Sunday, January 11, 2009, by Douglass Crouse, Staff Writer
Company’s steel ‘stomachs’ digest foods.
In a chilly room crammed with boxed fruits and vegetables, Frank E. Celli popped open the hatch of one his company’s steel biodegrading machines and started tossing in bruised eggplants.
He then stepped over to the side, where a drainage pipe carried a broth –like liquid from the bowels of the machine to its ultimate destination: a wastewater treatment plant.
Celli, managing partner and chief executive officer of BioHitech America LLC, calls the machines “mechanical stomachs,” whose transformative power lies with a unique combination of bacteria.
By having the technology on site, grocery stores, hospitals, hotels, and other clients can reduce storage of waste and save money on hauling fees. Celli’s recent demonstration was at a ShopRite in Hillsdale, which is using the largest model on a trial basis.
Celli sells the technology as much on its environmental benefits as the potential cost savings.
“Trucks can travel hundreds of miles to dispose of a dumpster full of trash from New Jersey,” the waste industry veteran said. “This technology can help take trucks off the road and save landfill space.”
BioHitech America, the exclusive distributor for BioHitech Korea, has been in business for two years. Celli came aboard last spring at the request of the company’s founding partners, who distribute a technology created by Korean microbiologist Chun II Koh.
Koh, who developed a cocktail of bacteria that break down a broad range of foods, had been interested in marketing his technology in the United State because of its large waste industry.
Celli had worked in that industry for 20 years, co-founding Ramsey-based Interstate Waste Services in 1999. When the private company was sold to a private equity firm in 2006, it had grown to $150 million in revenue. Celli left with a strong sense that the country needed more waste disposal options.
“I said to myself, there’s got to be a better way to skin this cat. We’re just not doing a good-enough job,” he recalled. “I don’t consider what we’re doing to be completion in the waste industry. I think those companies can use this technology as a tool to grow their business by offering customers a new option.”
His partners at BioHitech sought someone with entrepreneurial credentials and a thorough understanding of the waste business form pick up to final disposal.
Celli spent six months doing diligence on the South Korean manufacturer and its technology to ensure it could deliver on its promise.
He wanted to be sure the machine maker could keep pace with demand while maintaining ethical workplace practices, Celli said. That led to a trip to Seoul in October to meet Koh and tour the company’s plants.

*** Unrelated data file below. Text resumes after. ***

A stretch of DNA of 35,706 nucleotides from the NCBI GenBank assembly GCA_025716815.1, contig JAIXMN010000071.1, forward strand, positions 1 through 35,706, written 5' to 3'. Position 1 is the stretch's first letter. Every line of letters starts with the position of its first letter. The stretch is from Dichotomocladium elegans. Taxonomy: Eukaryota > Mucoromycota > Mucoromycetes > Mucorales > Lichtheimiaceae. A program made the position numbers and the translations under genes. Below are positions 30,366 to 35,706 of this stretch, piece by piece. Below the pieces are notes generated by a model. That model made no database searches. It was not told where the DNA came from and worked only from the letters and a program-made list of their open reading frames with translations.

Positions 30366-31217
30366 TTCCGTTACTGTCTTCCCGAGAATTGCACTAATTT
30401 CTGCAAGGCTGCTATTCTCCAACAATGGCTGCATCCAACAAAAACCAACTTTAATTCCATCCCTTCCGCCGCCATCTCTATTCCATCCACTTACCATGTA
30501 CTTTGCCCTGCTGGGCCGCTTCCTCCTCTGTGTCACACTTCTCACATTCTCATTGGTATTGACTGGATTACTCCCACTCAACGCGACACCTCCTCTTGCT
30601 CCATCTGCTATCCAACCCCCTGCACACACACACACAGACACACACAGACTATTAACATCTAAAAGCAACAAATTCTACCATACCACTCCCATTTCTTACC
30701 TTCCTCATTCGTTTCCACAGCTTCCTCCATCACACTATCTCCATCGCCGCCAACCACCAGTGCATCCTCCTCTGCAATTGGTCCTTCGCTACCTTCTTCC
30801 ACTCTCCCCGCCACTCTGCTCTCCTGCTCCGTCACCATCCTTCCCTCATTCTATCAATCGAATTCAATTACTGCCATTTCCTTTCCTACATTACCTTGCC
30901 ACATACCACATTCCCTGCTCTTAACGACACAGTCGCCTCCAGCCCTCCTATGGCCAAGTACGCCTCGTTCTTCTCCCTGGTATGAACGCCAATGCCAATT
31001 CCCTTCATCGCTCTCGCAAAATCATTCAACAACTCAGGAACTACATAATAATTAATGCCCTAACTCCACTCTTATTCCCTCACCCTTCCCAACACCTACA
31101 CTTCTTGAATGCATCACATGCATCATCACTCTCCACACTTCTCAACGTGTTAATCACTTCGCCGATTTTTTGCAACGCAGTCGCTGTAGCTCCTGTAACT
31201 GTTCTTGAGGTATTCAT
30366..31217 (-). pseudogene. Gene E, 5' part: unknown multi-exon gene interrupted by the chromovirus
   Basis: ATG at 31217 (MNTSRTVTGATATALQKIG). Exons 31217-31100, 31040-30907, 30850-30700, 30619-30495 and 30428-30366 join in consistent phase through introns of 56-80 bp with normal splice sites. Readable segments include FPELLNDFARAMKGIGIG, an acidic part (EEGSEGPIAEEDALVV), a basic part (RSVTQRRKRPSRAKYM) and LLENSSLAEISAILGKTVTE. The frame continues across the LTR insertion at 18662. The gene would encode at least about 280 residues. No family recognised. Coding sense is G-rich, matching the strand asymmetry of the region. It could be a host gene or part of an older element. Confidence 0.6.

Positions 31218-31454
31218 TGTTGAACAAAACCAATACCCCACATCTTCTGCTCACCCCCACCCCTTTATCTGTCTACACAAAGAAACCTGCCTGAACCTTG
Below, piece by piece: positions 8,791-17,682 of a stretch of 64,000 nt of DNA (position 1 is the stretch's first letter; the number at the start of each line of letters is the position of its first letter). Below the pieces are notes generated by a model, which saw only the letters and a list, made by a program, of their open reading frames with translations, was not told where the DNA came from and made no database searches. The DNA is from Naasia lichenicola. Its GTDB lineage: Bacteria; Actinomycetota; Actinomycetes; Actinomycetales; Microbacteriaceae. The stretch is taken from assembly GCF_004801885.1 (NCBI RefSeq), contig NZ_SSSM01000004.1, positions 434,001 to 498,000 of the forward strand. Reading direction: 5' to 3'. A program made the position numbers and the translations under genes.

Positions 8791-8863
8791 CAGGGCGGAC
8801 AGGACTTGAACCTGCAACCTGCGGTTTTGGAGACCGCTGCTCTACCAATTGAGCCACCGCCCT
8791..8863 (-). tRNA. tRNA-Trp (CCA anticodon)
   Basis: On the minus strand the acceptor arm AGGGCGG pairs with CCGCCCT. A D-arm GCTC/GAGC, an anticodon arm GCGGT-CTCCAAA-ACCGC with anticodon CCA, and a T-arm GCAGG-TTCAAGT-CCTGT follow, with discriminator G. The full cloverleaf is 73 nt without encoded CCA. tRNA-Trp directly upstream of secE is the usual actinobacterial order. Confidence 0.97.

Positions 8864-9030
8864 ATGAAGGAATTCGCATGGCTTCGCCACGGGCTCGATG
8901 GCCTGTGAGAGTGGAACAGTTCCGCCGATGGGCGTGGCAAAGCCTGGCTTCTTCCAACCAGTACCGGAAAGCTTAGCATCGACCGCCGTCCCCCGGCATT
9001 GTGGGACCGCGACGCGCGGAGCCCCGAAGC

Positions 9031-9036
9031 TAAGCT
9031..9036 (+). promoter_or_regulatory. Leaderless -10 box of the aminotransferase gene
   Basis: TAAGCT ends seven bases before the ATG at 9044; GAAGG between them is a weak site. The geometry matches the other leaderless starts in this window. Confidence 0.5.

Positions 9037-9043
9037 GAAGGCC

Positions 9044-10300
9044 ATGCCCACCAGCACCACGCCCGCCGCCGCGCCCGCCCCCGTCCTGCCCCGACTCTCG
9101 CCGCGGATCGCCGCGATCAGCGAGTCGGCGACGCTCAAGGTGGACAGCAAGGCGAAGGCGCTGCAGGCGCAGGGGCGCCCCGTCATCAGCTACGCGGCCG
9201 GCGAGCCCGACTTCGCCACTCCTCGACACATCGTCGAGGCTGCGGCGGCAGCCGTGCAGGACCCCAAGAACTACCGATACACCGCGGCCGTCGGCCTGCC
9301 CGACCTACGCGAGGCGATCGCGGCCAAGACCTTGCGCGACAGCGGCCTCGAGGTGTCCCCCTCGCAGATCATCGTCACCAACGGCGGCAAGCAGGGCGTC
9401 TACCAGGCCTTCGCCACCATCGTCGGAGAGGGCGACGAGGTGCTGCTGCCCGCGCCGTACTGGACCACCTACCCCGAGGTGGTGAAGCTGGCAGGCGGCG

He also had to be sure the end product could be safely processed by this country’s wastewater plants.
“I had a product and a technology that were unproven in the United States,” he said. “I needed to feel I could be proud of this company and put my name on the line.”
The U.S.-based company’s initial business plan had some flaws, as did the equipment, Celli said. For example, when the early models became overloaded, their casters couldn’t sustain the weight. The machines, now in their eighth generation, have overcome those earlier problems, Celli said.
The company sells three models, the largest of which costs between $20,000.00 and $40,000.00 and can process about 2,400 pounds of food in a 24-hour period. High water-content produce is digested most quickly, with a readout gauge that tells users when the weight capacity has been reached.
Several clients use the machines for free as part of a pilot program – the hope is that if companies like them, they’ll buy them.
BioHitech has focused on markets where disposal fees run high to ensure clients get a good return on their investment. More than two dozen of the machines are in operation in the United States, including at supermarkets in New Jersey.
One of the clients in the Grand Canyon Lodge-North Rim in Arizona, which feeds food waste from a full restaurant, deli, employee dining room and cafe into a model designed to handle 800 pounds a day. The company bought the machine last year, running it from its peak season from June through mid-October.
“We really put this machine through the ringer,” said Rick During, assistant general manager. “There were days we were putting in 1,100 pound of food waste a day.”
The investment made particular sense because the lodge is so isolated, he said. The biggest challenge was re-educating staff members, but they’ve since seen the results. Through recycling and food waste reduction, the lodge has gone from nine to seven dumpsters, many of which only fill up partially. During said he estimated that the machine processed nearly 90,000 pounds of food during the five-month season.
Celli next plans to investigate whether his company could collect the effluent produced by the decomposing machines reformulate it and sell it as all-natural fertilizer. But first the company will need to test the material and build the customer base for its machines.
“We’d really like to see the technology become a standard part of the design process for supermarkets, restaurants and hotels,” he said.